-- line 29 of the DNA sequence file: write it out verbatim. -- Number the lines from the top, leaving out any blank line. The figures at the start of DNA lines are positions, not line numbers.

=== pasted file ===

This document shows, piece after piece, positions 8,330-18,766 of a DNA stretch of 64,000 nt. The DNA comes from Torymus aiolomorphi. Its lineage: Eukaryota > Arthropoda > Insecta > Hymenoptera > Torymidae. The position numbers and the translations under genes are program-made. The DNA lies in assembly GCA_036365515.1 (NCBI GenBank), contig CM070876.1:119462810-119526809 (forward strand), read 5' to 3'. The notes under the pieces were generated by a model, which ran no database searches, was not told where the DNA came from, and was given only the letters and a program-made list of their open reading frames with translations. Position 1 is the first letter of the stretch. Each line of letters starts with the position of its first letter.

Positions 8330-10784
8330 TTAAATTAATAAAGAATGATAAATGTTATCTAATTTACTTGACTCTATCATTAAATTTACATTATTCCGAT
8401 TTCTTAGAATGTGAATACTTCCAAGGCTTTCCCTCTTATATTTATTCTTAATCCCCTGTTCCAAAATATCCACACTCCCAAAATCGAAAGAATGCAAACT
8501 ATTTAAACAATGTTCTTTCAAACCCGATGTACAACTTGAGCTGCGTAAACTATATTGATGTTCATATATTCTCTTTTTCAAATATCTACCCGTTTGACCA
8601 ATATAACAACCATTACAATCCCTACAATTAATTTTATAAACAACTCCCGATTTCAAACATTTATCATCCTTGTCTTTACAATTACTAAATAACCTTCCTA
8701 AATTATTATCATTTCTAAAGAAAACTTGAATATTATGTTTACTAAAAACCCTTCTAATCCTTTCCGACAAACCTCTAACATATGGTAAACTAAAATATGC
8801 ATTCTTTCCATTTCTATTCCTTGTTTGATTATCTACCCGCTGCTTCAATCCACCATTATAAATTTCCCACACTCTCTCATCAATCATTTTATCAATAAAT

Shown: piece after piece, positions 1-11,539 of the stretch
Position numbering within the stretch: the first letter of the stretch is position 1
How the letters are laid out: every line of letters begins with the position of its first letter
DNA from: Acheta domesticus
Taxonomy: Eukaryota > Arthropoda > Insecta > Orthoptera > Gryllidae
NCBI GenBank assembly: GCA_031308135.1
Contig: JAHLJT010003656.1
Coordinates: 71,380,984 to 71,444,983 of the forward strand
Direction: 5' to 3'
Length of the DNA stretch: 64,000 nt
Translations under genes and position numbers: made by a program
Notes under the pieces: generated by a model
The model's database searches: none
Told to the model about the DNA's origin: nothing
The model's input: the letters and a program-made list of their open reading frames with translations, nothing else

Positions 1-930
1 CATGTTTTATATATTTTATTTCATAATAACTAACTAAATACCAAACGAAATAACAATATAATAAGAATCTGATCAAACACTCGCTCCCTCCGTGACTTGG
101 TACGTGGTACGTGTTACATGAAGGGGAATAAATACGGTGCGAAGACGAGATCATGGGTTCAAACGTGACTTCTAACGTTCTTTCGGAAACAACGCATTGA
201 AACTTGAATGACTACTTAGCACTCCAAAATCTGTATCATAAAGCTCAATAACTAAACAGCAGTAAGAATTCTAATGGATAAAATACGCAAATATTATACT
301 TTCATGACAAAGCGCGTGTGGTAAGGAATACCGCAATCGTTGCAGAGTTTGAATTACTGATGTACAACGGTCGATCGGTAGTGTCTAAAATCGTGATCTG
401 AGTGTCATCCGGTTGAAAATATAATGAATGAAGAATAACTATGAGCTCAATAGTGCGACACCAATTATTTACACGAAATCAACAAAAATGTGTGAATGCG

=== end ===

401 AGTGTCATCCGGTTGAAAATATAATGAATGAAGAATAACTATGAGCTCAATAGTGCGACACCAATTATTTACACGAAATCAACAAAAATGTGTGAATGCG